AsiaPorts and Logistics

Port Klang hit hard by alliance changes

The Malaysian government’s dramatic plans to massively ramp capacity at its ports, especially Port Klang, now look questionable as the dust settles on April 1’s new container alliance shuffle.

Just over five months ago, the world’s leading liners realigned into three new groupings, something that in Southeast Asia has seen a dramatic shift of port calls away from Malaysia to neighbouring Singapore.

Singapore’s canny decision to grant joint venture terminals to the likes of Cosco and CMA CGM is paying off, with the Ocean Alliance (of which both liners are key members) selecting Singapore as its Southeast Asian hub. Moreover, Hapag-Lloyd’s merger with United Arab Shipping Company (UASC) has seen the Middle Eastern liner part ways with Port Klang for Singapore too.

At Port Klang – which features terminals Westports and Northport – throughput was down 8.4% year-on-year to 3m teu in the second quarter, the first three months following the start of the new global alliance structure. Amid a resurgent global box shipping picture, Port Klang stood out as the only top 20 boxport to have suffered a decline in throughput in the second quarter.

A report by investment bank UOB-Kay Hian suggests next year’s prospects for Westports are “murky”.

The loss of CMA CGM and UASC’s transhipment volumes could hit Port Klang by as much as 2m teu per year.

“Port Klang lost major connectivity [on Asia-Europe routes] after the launch of the new alliances in favour of Tanjung Pelepas and Singapore,” container shipping consultants SeaIntel noted in a recent weekly report. SeaIntel also noted Port Klang had seen a “significant decline” in the number of port calls on Asia-Mediterranean routes.

The declining box numbers comes just as the Malaysian government has backed multiple port development projects.

Last month Kuala Lumpur approved in principle plans submitted by Westports to more than double its annual container handling capacity to 30m teu.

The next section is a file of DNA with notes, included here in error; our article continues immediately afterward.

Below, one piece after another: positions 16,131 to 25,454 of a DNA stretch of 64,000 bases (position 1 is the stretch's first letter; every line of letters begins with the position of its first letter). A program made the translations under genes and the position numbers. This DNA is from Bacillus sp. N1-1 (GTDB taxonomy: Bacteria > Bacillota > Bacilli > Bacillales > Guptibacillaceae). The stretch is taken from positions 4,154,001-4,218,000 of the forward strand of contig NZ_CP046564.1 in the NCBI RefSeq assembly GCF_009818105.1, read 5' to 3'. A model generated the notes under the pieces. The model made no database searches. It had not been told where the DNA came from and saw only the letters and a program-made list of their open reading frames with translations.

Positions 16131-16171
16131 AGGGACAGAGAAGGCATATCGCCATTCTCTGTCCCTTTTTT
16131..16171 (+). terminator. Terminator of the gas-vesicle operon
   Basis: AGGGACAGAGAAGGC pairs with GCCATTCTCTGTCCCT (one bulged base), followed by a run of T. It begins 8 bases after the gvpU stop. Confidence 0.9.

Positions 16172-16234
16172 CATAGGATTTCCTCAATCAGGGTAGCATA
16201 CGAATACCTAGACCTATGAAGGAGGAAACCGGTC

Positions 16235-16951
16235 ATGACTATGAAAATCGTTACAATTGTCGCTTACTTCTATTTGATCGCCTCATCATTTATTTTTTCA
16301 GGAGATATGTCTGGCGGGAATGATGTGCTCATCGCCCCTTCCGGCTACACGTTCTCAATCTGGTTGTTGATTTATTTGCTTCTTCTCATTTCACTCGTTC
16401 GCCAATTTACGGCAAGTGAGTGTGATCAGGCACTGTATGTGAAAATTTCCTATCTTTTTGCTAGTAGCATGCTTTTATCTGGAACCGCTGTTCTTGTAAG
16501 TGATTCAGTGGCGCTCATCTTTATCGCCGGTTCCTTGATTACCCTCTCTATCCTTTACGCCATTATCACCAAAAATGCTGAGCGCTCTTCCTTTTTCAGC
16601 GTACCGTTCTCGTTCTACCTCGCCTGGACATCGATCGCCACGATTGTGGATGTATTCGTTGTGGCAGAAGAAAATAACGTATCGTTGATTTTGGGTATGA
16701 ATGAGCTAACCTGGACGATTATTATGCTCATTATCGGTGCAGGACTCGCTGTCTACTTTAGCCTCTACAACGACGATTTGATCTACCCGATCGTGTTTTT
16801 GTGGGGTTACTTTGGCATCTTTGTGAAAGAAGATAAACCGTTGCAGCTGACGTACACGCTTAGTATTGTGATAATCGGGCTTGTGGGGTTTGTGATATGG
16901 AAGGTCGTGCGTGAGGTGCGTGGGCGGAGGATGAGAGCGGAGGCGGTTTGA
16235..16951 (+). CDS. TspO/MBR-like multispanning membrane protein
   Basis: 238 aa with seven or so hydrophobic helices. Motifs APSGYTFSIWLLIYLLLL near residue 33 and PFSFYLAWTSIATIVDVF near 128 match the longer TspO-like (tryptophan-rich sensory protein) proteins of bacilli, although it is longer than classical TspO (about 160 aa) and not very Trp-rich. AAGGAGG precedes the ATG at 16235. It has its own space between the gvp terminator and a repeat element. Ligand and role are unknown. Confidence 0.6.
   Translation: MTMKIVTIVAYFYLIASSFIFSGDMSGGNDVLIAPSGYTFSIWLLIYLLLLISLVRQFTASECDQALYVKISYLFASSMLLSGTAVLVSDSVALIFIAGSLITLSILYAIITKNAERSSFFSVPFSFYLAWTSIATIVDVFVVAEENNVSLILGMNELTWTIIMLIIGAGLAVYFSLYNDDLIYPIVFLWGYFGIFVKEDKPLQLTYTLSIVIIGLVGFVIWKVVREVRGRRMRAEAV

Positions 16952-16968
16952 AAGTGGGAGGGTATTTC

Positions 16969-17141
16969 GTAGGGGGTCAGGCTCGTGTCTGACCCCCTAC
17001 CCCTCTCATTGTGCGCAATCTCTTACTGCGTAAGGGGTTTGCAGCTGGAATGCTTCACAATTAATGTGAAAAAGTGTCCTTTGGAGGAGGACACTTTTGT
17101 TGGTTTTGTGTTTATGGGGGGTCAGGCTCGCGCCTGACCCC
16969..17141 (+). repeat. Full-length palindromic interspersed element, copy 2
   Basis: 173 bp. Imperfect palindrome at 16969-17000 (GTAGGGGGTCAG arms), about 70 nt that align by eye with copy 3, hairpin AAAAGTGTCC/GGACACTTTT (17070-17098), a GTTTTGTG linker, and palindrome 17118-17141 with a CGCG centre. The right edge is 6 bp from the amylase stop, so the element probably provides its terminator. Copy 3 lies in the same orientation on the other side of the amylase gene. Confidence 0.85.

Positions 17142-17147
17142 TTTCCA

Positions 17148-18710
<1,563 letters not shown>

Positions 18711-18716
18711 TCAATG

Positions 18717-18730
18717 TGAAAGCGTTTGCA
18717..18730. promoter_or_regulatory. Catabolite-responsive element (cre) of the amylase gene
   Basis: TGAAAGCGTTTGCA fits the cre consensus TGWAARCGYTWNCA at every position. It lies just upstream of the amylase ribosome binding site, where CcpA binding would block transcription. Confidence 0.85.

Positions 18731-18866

Between neighbours Singapore and Malaysia alone more than 60m teu of new container terminal capacity is slated for construction in the coming couple of decades.

Dr Jonathan Beard, one of Asia’s most respected ports experts and the head of transportation and logistics in Asia for consultants Arcadis, told Splash last month: “The vast majority of proposed new capacity is targeted at the regional transhipment market – there is only so much demand to go around, and a limited number of liner alliances that determine hub strategy and those hubs are not easily moved.”

Westports currently operates eight adjacent terminals with a ninth due onstream soon which will give the port an annual design capacity of 13.5m teu.

Westports has laid out plans another 10 terminals through to 2040.

The Port Klang Authority (PKA) has also detailed plans to develop a huge new terminal complex on a nearby island. To be built on Pulau Carey the RM200bn ($44.7bn) project has attracted interests from Malaysian and Indian conglomerates.

In and around the Port Klang area, many other port developments are also underway. Just 86 km south is the RM12.5bn Kuala Linggi International Port in Malacca, which is aimed at the oil and gas industry. Then there is Melaka Gateway, 126km from Pulau Carey, a project costing RM43bn.

Directly opposite Singapore lies the Port of Tanjung Pelepas (PTP), a fast growing port that has outlined plans to double its capacity to 22.2m teu by 2030.

Sam Chambers

Starting out with the Informa Group in 2000 in Hong Kong, Sam Chambers became editor of Maritime Asia magazine as well as East Asia Editor for the world’s oldest newspaper, Lloyd’s List. In 2005 he pursued a freelance career and wrote for a variety of titles including taking on the role of Asia Editor at Seatrade magazine and China correspondent for Supply Chain Asia. His work has also appeared in The Economist, The New York Times, The Sunday Times and The International Herald Tribune.
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